BATH — On Wednesday, U.S. Navy Secretary Richard V. Spencer named a future Bath Iron Works-built destroyer, DDG 134, after Navy Hospitalman John E. Kilmer, who was awarded the Medal of Honor for his service during the Korean War.

The future USS John E. Kilmer, is named after a medical field technician with the Fleet Marine Force who was killed on Aug. 13, 1952, when he used his body to shield a wounded Marine from enemy fire during the attack on Bunker Hill. The 21-year-old was posthumously awarded the Medal of Honor on June 18, 1953.

“Hospitalman Kilmer was a hero whose efforts during the Korean War continue to inspire,” Spencer said in a statement. “His dedication to his teammates represents everything good about our integrated Naval force.”

Kilmer was born in Highland Park, Illinois, and enlisted in the U.S. Navy in 1947 as an apprentice seaman in Houston. Kilmer was serving with a marine rifle company in the 1st Marine Division at the time of his death. He previously served aboard USS Repose and at multiple locations in California.

“Bath Iron Works is honored to build DDG 134 in the spirit of its namesake, an inspiring example of bravery, compassion and sacrifice,” said David Hench, a spokesman for BIW.

While the expected delivery date of the vessel is unknown, it’s one of the 11 Arleigh Burke-class destroyers under contract for delivery in the coming decade.

The future USS John E. Kilmer will be an Arleigh Burke-class guided-missile destroyer, a class of destroyer that, at one time, was sidelined in favor of the more advanced — and expensive — Zumwalt-class stealth destroyers.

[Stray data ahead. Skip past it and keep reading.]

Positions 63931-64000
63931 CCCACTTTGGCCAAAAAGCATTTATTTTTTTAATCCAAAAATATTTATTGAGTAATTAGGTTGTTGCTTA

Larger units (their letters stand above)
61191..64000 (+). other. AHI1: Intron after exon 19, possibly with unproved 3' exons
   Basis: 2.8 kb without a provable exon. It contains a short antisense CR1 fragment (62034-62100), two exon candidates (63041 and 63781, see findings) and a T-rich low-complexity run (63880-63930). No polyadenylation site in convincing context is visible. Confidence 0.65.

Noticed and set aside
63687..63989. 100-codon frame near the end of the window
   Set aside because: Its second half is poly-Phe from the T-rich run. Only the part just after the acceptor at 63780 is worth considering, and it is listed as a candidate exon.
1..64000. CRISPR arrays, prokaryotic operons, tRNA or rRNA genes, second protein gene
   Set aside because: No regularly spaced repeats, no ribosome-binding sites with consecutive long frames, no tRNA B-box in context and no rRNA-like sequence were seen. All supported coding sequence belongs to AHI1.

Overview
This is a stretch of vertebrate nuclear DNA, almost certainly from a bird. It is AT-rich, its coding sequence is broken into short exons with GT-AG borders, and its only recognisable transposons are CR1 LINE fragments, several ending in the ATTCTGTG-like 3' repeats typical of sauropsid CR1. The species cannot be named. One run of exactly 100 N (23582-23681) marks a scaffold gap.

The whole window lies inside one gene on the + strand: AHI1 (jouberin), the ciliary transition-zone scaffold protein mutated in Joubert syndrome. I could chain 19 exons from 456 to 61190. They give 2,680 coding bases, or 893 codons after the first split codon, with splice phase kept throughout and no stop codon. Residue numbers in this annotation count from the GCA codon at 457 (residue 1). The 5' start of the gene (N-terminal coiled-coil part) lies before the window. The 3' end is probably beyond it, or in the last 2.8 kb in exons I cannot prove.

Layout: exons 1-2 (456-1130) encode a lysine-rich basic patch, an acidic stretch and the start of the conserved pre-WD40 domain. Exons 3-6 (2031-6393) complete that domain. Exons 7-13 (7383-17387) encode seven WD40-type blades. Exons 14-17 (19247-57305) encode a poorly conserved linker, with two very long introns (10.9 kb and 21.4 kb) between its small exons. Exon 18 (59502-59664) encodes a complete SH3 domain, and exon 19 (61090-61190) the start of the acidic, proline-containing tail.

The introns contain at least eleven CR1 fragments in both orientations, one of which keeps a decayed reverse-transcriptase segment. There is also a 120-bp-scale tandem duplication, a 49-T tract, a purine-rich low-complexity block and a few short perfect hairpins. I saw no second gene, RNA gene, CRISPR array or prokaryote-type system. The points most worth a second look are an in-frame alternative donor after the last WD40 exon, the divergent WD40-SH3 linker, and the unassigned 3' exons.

In the early 2000s, the Navy hoped to build 32 Zumwalt-class destroyers at Bath Iron Works. As the years wore on, the number of ships ordered was slashed as cost-overruns mounted. Ultimately, the Navy ordered just three ships, and the Arleigh Burke-class destroyers, which have been in service since the 1990s, were resurrected with an upgraded design.

Considered the workhorse of the Navy, the Arleigh Burke-class destroyers are 509 feet long and weigh in at roughly 9,300 tons. Zumwalts cost $4.6 billion each compared to about $1.8 billion for an Arleigh Burke.

According to the U.S. Navy, the future USS John E. Kilmer will be capable of fighting air, surface and subsurface battles simultaneously and will contain a combination of offensive and defensive weapon systems.

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